This promotion led to Forest immediately winning their first Football League title in 1978 (becoming the most recent team to achieve the feat in their first season post-promotion) and then made this a double by defeating closest league rival Liverpool after a replay in the Football League Cup Final. The next year began with the Charity Shield being won via a 5-0 thrashing of Ipswich Town and their unbeaten 42-game run was eventually ended in December of 1978 as Liverpool in European Cup competition. This record was only eventually broken by Arsenal in 2004 just prior to Clough’s passing, though Forest did, of course, go on to win the Cup with a 1-0 victory in the Munich final over Malmö and then beat Southampton to lift the League Cup for a second consecutive time, though Liverpool did gain revenge in the league as Forest had to settle for 2nd.
They successfully defended their European title the next year by overcoming Hamburg in Madrid having already defeated FC Barcelona in the European Super Cup at the start of the season. A third League Cup final ended in a narrow defeat at the hands of Wolves, whilst a disappointing 1980-’81 Euro campaign saw an early exit to CSKA Sofia and defeat in the Super Cup to Valencia and in the Intercontinental Cup, Forest were bested by Uruguayan outfit Nacional. 1984 saw the club beaten in the UEFA Cup semi-finals by Anderlecht though 1988 did see Forest win the Football League Centenary Tournament by beating Sheffield Wednesday on penalties, with the decade ending with the 1989 Full Member’s Cup won against Everton and the League Cup Final against Luton Town was won 3-1, though the FA Cup run to secure a cup treble that year was marred by the Hillsborough disaster. Liverpool went on to win the re-arranged game 3-1.
The 1990’s began with Forest retaining the League Cup with a 1-0 win over Oldham Athletic and the following year saw Clough reach his one and only FA Cup final, but would suffer an extra-time defeat to Tottenham Hotspur. 1992 saw the Full Members Cup won again and despite missing out in that year’s League Cup Final to Manchester United, Forest finished 8th in the table and therefore qualified for a spot in the new Premier League for the following campaign. However, Forest would be relegated at the close of the first Prem season, with Clough duly leaving Forest – though, fittingly, his son Nigel netted the last Forest goal under his tenure.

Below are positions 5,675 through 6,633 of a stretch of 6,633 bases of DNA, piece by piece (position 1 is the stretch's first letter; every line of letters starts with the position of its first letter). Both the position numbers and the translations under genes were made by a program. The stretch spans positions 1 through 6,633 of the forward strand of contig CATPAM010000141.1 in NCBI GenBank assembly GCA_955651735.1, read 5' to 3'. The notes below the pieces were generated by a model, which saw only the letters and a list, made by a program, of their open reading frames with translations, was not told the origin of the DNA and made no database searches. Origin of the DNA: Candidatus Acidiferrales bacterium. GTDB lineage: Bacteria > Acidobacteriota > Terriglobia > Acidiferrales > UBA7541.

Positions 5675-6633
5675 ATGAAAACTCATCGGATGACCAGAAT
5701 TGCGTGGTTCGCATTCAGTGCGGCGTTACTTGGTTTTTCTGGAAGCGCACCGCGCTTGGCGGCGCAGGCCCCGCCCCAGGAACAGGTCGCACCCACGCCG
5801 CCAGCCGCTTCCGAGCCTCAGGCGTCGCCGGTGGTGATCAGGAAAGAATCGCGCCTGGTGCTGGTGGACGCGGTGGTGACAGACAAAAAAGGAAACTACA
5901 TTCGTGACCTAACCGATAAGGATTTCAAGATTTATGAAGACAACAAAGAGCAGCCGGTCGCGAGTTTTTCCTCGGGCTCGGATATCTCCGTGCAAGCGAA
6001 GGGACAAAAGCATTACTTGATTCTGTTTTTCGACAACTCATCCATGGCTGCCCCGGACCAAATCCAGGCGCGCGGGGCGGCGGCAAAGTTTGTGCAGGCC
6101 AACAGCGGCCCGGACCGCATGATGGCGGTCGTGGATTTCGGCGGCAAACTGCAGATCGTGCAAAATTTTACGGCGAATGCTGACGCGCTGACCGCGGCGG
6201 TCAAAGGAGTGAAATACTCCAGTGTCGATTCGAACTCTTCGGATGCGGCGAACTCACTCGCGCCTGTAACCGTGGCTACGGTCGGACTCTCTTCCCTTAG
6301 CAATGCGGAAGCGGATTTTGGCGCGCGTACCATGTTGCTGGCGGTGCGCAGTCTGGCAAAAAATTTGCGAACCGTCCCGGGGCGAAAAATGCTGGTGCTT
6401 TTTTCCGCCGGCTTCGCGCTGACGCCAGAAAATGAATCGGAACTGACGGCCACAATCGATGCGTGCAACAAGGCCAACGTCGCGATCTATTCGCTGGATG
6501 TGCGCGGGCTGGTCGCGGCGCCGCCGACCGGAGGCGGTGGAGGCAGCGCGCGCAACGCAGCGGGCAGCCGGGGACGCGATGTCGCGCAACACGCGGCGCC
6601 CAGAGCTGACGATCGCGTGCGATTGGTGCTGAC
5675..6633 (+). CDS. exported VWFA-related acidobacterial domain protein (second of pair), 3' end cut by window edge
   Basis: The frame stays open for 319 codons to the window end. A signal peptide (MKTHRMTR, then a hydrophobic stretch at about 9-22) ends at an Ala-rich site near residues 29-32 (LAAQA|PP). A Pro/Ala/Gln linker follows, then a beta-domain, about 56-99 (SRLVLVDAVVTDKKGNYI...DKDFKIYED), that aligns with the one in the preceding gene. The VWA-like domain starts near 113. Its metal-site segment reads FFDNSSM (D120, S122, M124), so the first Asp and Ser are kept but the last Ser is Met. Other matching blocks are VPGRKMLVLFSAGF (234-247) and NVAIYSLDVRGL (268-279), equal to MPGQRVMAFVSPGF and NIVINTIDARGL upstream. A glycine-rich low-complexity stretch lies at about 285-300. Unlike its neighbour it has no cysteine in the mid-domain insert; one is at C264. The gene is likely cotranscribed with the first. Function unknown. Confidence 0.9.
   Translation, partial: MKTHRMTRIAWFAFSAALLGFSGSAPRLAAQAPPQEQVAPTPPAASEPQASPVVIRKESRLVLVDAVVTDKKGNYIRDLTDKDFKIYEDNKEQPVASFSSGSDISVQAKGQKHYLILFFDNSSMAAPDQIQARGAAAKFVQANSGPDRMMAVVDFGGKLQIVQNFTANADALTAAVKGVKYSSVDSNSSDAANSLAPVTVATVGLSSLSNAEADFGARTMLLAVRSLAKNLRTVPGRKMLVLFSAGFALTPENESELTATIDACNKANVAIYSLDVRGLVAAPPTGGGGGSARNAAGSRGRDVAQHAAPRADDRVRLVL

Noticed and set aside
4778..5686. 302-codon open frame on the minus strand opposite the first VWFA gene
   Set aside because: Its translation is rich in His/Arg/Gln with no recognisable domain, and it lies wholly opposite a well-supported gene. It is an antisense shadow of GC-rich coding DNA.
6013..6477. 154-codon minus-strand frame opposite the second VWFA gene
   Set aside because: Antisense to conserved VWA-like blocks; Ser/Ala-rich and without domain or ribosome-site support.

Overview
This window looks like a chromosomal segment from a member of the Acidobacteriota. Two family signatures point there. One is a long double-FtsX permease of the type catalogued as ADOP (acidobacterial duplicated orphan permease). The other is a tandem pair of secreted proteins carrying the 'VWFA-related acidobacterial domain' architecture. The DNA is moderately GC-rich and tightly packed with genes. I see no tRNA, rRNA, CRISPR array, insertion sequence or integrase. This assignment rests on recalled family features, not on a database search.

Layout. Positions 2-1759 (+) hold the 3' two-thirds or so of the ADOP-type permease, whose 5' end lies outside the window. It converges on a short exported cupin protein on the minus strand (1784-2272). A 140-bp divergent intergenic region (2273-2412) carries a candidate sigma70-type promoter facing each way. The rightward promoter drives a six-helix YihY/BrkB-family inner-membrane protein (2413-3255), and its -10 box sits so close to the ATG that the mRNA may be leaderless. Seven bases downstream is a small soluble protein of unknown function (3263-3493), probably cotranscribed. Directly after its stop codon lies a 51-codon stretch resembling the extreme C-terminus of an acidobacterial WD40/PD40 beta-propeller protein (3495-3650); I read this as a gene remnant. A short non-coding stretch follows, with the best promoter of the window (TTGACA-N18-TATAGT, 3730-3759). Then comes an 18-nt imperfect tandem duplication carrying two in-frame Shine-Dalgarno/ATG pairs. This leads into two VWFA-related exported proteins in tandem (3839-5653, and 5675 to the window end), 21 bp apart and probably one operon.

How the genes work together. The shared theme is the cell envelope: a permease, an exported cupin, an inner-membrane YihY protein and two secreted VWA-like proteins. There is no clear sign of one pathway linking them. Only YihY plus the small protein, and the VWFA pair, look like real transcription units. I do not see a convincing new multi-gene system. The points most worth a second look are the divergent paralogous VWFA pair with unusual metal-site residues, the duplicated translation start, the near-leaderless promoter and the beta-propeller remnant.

An immediate return was secured the next year by a returning member of the 1979 European Cup winning side Frank Clark who led Forest to 2nd in Division One and after finishing third at the end of their first season back, qualified for the UEFA Cup and reached the quarter-finals but things turned sour soon after and the club were relegated in 1997 but again bounced back at the first go, this time by winning the Division One title but their yo-yo existence continued with relegation in 1999. They would remain in the second-tier through its name change to the Championship and finished 6th in 2003, losing in the semis to Sheffield United. However, their struggles outside this season continued and the club were relegated to League One in 2005, becoming the first European Cup winners from England to drop into the third-tier.